Anglican Church Gay Row Heats Up

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Peter Macdiarmid / Getty

The Archbishop of Canterbury Dr. Rowan Williams

Last week, 670 bishops of the Anglican Communion returned from the Lambeth Conference outside London to their dioceses around the world, their faith fortified by 19 days of prayer and theological debate and buoyed by relief that the once-a-decade meeting had passed off with little public acrimony or mention of schisms.

But just days later, the patient efforts of Rowan Williams, the Archbishop of Canterbury and the man charged with holding the Anglican church together despite huge internal differences over the issue of gay clergy, lay in tatters following the leak of letters to the London Times newspaper that show where Williams' own sympathies lie on the matter.

In correspondence dating from 2000 and 2001 with Welsh psychiatrist and evangelical Christian, Deborah Pitt, Williams described how his literal faith in the scripture's prohibitions against homosexuality began to crumble after about 1980 and that 20 years of study and prayer had led him to the "definitive conclusion" that "an active sexual relationship between two people of the same sex might therefore reflect the love of God in a way comparable to marriage ..."

In itself, the revelation comes as no surprise to either liberal or conservative camps within the Anglican church. But Williams' previous writings on the subject have been few and couched in theologisms. This is how he tackled the issue in his essay The Body's Grace in 1989: "The absolute condemnation of same-sex relations of intimacy must rely either on an abstract fundamentalist deployment of a number of very ambiguous texts, or on a problematic and non-scriptural theory about natural complementarity, applied narrowly and crudely to physical differentiation without regard to psychological structures."

We can be thankful, at least, for his later brevity.

When he wrote his letter to Pitt, Williams was the Archbishop of Wales, his homeland and a diocese where he openly ordained gay priests. His appointment as Archbishop of Canterbury in 2003 was made in the full knowledge of that and liberals within the Church reasonably assumed that he would be the charismatic champion of the kind of church they longed for.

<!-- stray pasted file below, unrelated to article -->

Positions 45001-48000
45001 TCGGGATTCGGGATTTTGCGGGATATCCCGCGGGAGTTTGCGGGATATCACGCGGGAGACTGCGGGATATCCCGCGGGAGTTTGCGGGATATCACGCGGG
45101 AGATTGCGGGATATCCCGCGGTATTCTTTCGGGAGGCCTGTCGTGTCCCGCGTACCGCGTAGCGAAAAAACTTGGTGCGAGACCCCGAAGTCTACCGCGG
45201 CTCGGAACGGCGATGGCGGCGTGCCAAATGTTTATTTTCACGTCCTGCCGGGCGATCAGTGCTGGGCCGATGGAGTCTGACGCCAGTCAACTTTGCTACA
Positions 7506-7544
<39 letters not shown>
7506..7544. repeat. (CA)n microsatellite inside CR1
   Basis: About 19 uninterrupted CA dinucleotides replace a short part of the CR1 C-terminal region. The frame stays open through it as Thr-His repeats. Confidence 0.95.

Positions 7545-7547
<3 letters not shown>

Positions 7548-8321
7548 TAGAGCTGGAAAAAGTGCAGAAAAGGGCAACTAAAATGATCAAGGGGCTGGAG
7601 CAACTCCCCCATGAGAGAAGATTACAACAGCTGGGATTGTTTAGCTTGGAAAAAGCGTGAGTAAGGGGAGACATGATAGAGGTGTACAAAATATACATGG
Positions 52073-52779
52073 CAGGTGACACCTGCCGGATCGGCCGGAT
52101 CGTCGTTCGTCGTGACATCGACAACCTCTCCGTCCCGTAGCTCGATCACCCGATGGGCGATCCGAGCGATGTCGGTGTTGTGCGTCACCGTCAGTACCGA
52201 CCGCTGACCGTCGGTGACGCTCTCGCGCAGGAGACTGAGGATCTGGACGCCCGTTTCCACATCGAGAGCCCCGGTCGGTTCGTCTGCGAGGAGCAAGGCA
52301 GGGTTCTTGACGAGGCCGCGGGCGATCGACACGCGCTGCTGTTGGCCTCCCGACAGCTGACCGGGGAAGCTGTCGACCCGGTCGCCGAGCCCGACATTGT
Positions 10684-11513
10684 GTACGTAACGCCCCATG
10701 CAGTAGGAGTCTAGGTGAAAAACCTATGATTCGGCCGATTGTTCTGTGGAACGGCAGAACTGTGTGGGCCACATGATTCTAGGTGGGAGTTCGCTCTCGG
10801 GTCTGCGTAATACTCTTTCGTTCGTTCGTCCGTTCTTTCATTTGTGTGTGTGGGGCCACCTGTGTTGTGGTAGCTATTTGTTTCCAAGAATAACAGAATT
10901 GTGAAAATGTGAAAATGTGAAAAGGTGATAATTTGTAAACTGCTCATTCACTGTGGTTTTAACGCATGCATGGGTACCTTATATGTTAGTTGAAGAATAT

The realization that Williams would prioritize unity over change came when he balked at appointing as bishop the openly gay priest Jeffrey John. In this, Williams aimed to assuage the protests of a number of more traditional bishops. In a painful meeting, Williams persuaded John to withdraw his candidacy — an act that many liberals in the church saw not only as a capitulation but also as a missed opportunity to plant a flag for his true convictions. "Had he gone through with it," a gay vicar in Wales and a friend of Williams told TIME over 18 months ago, "We would not be where we're at. It would either have nailed the problem or it would have caused a split very quickly. He's delaying the inevitable."

An early indication of how he would manage the discrepancy between his views and the requirements of his high office come in the leaked letters. "I don't see myself as a campaigner for a new morality," Williams writes in a letter of September 2000, "but if I'm asked for my views, as a theologian rather than as a church leader, I have to be honest and admit that they are as I've said". But the logic of his position unravels when he notes that the church has "shifted its stance on several matters, notably the rightness of lending money at interest and the moral admissibility of contraception, so I am bound to ask if [homosexuality]is another such issue." Change can be slow, but it is never won by sitting on high, uncomfortable fences.